Tuesday, April 29, 2008

County Employees Must Maintain Confidentiality

On April 24, 2008, the Steve Patterson at the Chicago Sun-Times wrote an article entitled, "Stroger Wants Employees to Sign Confidentiality Agreement:"

"Just 18 months ago, Todd Stroger was campaigning for office on a promise to make Cook County government more open and transparent. Now, though, the County Board President is forcing anyone who works under him to sign a confidentiality agreement — promising they won’t disclose anything he deems 'confidential' that they 'learned, disclosed or observed' while on the job. They must also promise never to disclose information after they leave their job."

Please check out the rest of the article and share your thoughts!


Wednesday, April 23, 2008

Better Government Association Director Speaks on Cook County Patronage

Executive Director of the Better Government Association wrote a letter to the Daily Herald addressing his concerns of patronage in Cook County:

"Recently, Cook County Board President Todd Stroger and his loyal Democratic commissioners decided the best way to grapple with the county's budget deficit was not to cut wasteful spending and political patronage, but rather raise the county's share of the sales tax rate by well over 100 percent, from .75 percent to 1.75 percent."

Click here to read the rest of the letter:


Wednesday, April 16, 2008

7th Circuit Court of Appeals Upholds Sorich Case

The Chicago Tribune reports on the unanimous Seventh Circuit opinion delivered on April 16, 2008 in an article entitled, "Appeals Court Deals City Hall Patronage New Blow,"

"In a sharply worded ruling that struck a new blow at City Hall patronage, a federal appeals court Tuesday upheld the convictions of four men for scheming to rig hiring in Mayor Richard Daley’s administration—even though prosecutors never proved they personally benefited.
Former Daley patronage chief Robert Sorich and two co-defendants were found guilty in 2006 of ensuring that jobs and promotions were reserved for members of pro-Daley political armies that helped the mayor’s endorsed candidates. A fourth defendant was convicted of lying to investigators. A three-judge panel of the 7th U.S. Circuit Court of Appeals swatted away their key contention that they could not be convicted of criminal fraud because they took no bribes or kickbacks. 'It is hard to take too seriously the contention that the defendants did not know that by creating a false hiring scheme that provided thousands of lucrative city jobs to political cronies, falsifying documents and lying repeatedly about what they were doing, they were perpetrating a fraud,' Judge Ann Williams wrote for the unanimous panel."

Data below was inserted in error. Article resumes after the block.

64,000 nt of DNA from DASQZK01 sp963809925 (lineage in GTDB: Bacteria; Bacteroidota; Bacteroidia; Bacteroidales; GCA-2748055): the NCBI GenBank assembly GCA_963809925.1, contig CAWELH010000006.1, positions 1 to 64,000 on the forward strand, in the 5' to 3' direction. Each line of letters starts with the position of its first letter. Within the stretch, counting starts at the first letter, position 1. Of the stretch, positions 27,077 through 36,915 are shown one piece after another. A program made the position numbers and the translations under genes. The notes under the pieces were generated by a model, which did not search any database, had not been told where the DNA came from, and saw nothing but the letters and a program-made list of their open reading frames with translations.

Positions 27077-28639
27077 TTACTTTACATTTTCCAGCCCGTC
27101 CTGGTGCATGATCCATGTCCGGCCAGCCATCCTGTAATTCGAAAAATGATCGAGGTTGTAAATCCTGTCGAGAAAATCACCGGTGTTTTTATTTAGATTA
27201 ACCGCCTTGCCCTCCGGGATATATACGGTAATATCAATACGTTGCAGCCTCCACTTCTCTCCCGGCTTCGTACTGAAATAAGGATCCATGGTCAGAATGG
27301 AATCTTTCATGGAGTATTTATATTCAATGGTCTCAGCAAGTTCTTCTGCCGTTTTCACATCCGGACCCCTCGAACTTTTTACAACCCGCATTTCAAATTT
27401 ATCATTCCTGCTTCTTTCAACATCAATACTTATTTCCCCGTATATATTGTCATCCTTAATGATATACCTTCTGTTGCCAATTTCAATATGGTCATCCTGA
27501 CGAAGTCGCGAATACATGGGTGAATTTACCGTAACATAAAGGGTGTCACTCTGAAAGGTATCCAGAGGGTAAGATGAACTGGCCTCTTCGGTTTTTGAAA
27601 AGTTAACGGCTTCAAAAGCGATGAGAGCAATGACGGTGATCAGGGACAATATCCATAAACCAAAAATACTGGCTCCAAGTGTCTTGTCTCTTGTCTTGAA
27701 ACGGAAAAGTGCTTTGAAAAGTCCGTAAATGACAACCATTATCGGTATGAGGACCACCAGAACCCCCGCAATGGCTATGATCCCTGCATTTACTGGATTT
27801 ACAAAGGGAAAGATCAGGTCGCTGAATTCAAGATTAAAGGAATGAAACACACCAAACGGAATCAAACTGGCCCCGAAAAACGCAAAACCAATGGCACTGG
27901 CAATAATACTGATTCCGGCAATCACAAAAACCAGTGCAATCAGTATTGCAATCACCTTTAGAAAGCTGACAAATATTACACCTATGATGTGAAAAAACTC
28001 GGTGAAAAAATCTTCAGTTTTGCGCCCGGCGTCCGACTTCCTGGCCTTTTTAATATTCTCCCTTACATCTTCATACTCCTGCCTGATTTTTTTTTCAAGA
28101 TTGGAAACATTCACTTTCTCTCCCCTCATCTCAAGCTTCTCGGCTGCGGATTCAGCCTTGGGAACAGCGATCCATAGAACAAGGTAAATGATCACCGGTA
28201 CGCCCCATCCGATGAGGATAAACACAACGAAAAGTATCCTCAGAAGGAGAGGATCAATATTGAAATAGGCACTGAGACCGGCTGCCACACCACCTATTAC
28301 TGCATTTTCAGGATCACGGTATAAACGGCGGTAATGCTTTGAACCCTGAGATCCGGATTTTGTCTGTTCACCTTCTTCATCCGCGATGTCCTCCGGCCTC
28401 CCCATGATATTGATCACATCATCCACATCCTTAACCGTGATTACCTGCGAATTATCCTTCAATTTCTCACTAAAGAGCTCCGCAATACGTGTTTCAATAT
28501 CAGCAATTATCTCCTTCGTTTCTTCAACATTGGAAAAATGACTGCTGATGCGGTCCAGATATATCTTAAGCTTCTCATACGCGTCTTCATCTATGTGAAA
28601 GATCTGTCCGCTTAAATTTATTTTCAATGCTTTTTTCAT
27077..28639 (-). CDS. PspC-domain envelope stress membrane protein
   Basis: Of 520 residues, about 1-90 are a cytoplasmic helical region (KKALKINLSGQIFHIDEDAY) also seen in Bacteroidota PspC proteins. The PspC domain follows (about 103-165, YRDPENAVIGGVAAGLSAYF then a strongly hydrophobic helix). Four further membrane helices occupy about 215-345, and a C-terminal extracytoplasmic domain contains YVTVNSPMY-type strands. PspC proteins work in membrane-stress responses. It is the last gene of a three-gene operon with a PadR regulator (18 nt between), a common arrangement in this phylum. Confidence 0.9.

Click here to read the article in its entirety:


Click here to read the Seventh Circuit opinion:



Tuesday, April 15, 2008

Compliance Administrator Meets with Cook County Commissioners to Discuss Second Semi-Annual Report

On April 9, 2008 the Compliance Administrator appeared before the Cook County Board of Commissioners to discuss her Second Semi-Annual Report that was filed on February 29, 2008. Check out the Chicago Sun-Times' and Chicago Tribune's coverage of this meeting:



To check out the full Second Semi-Annual Report, click here:


What do you think?

Wednesday, December 12, 2007

Congressman Jesse Jackson Jr. Takes Issue with Patronage

On December 2, 2007, the Chicago Tribune ran a commentary by Congressman Jesse Jackson, Jr. titled Legacy of Tax-fed Patronage Must End. Congressman Jackson touched on how a patronage driven government system can affect the quality of services provided to taxpayers. He states:

"That massive bureacracy was handed down by vested interest [to] Todd, whose sole focus is to protect a huge patronage army -- an army fed by increasingly overtaxed citizens, who, ironically, are rewarded with a steady erosion of health care and county services they deserve."

What are your thoughts?

Please click the link below to read the article in its entirety:


Wednesday, October 31, 2007

No Cronies Need Apply

On October 15, 2007, the Chicago Tribune ran an editorial titled No Cronies Need Apply. This article ran just before the resignation of Kim David Gilmore from his position as Human Resources Bureau Chief of Cook County Government. The author encourages cooperation from President Stroger with the Compliance Administrator, Julia Nowicki, as he undertakes a national search for a new Bureau Chief:

"Honest government aside, Stroger has an incentive to do the right thing. If he can prove to the satisfaction of a federal judge that the county no longer factors politics into most personnel decisions, Stroger can liberate the county from constraints that date to Shakman decrees aimed at clout hiring. Essentially, the county is in the same position as the City of Chicago: It must convince U.S. District Judge Wayne Andersen that it's in compliance with the fair personnel practices Shakman has dictated.

On March 1, 2009, the county becomes eligible to seek Andersen's dissolution of the constraints. The judge will factor into his decision a subsequent recommendation from the person he has appointed as his eyes and ears to monitor county personnel practices. That's Compliance Administrator Julia Nowicki, a former Cook County judge.

One way for Stroger to show Nowicki he wants her support if and when he approaches Judge Andersen: Stroger can involve her in picking Gilmore's replacement. A Stroger spokeswoman says the county plans a nationwide search. We hope it turns up an apolitical outsider with stellar credentials -- perhaps a decade's experience running H.R. at employers with more than 10,000 workers. (The sorely featherbedded county has some 24,000.)"

Please click the link to read the article in its entirety.